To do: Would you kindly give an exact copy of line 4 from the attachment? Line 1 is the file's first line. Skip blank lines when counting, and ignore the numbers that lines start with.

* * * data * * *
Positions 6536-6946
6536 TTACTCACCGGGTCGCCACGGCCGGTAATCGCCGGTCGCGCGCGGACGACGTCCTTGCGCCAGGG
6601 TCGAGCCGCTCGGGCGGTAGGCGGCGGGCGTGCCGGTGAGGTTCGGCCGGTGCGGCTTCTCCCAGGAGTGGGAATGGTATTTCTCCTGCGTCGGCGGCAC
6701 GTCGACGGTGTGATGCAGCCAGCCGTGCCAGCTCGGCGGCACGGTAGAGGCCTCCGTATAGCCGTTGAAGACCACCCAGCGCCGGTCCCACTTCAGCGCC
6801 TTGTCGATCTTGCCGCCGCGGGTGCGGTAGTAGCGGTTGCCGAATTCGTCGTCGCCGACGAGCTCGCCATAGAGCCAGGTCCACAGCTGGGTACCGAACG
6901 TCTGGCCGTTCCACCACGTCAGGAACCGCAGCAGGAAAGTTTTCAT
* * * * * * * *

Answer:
6701 GTCGACGGTGTGATGCAGCCAGCCGTGCCAGCTCGGCGGCACGGTAGAGGCCTCCGTATAGCCGTTGAAGACCACCCAGCGCCGGTCCCACTTCAGCGCC